One of Jesus’ memorable parables was the story of the Good Samaritan. A lawyer stood up to test Jesus by asking what he must do to inherit eternal life. Jesus reply by saying that one must love God and one’s neighbor. The lawyer then asked, “Who is my neighbor?” Jesus then told a story about a person going down from Jerusalem to Jericho who fell among robbers, was stripped and beaten, and left half dead. By coincidence a priest, then a Levite, and finally a Samaritan came by. Samaritans were both neighbors and enemies of the Jews. But it was the Samaritan who had compassion on the man who had been beaten and robbed. He bound up his wounds, took him to an inn to receive care, and promised the innkeeper that he would pay any amount needed to care for the man found half dead. (Luke 10:25-37)
This story has been used by many as an illustration of our need to care for one another regardless of our differences. Queen Elizabeth II remarked in her 2004
Christmas message that the parable is about “tolerance and respecting others.” She summarizes: “Everyone is our neighbor, no matter what race, creed or color. The need to look after a fellow human being is far more important than any cultural or religious differences.” (See Short Stories by Jesus, Amy-Jill Levine)
What the Good Samaritan has come to mean for us is someone who is willing to be charitable and to show compassion. Hospitals are named for the Good Samaritan. And individually we understand that Jesus would have us care for one another simply because we are children of God.
The test of our own compassion comes when we are confronted with the need to care for someone we don’t respect. The Most Reverend Michael Curry, Presiding Bishop of the Episcopal Church, in a sermon at Christ Church Cathedral, Cincinnati, on the occasion of their 200th anniversary, spoke about the Good Samaritan and gave current examples that might challenge us. He asked what we would do if the man robbed and beaten had been wearing a t-shirt reading, “Black Lives Matter.” Would we come to his aid? And if the person beaten up was Hillary Clinton, can you imagine Donald Trump picking her up, taking her to a hospital, and assuring her that her bill would be covered by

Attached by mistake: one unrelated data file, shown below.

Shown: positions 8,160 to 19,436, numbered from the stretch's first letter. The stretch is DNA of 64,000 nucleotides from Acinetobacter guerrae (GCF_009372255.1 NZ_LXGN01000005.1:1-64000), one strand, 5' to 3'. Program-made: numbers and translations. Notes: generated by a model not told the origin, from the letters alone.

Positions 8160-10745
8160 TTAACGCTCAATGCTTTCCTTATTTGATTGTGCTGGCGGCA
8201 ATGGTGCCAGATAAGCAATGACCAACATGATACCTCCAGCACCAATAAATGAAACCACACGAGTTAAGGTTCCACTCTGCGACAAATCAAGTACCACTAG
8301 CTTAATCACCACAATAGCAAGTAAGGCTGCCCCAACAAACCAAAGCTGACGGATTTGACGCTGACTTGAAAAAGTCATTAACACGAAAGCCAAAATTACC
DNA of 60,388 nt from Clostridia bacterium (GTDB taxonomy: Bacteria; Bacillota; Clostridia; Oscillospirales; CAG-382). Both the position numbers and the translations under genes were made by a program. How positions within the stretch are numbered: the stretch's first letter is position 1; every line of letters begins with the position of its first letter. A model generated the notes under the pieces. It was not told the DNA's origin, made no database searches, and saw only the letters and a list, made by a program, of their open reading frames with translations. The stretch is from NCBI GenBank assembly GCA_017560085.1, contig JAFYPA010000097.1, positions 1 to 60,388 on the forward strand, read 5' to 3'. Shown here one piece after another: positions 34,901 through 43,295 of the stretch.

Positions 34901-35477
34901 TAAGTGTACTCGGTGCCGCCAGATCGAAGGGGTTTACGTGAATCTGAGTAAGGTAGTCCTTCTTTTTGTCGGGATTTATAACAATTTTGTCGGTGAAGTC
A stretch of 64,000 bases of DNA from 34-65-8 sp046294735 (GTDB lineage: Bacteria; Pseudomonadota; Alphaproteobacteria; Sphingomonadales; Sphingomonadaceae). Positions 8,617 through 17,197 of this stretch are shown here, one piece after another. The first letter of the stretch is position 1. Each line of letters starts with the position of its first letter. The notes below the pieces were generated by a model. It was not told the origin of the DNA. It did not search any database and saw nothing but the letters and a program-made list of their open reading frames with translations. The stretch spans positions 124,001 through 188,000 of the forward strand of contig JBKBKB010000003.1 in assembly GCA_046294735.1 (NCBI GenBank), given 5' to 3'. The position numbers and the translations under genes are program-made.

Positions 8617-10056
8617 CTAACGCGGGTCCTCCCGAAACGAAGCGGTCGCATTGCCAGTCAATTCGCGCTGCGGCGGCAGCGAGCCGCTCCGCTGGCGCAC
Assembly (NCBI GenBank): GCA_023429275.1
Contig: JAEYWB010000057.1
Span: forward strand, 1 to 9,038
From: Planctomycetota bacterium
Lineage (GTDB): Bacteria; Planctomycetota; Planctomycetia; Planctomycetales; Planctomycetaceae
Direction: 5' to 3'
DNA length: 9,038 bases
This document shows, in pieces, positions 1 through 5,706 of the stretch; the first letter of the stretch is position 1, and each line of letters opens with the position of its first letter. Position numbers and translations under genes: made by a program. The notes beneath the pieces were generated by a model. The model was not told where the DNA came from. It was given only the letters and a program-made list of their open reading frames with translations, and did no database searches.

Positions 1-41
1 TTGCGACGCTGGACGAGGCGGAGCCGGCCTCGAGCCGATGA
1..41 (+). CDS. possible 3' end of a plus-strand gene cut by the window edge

healthcare? The examples we might give are numerous. If the one beaten were a young gay or lesbian person, would you leave him or her to die? With the current opioid epidemic is our response to let them die by the thousands, or do we strive for treatment programs to help them get off their addictions?
Challenges are endless these days if we choose to be Good Samaritans. The first challenge is not about giving care, but to face our prejudices — our racial, political, and religious differences. How often do we condemn rather than show compassion? Do we play it safe by respecting the Pharisees’ model of self-righteousness; or are we willing to take risks as Jesus was to walk the extra mile for the least in the kingdom of God?
“Each day, we all face the choice to be Good Samaritans or to be indifferent travelers passing by.”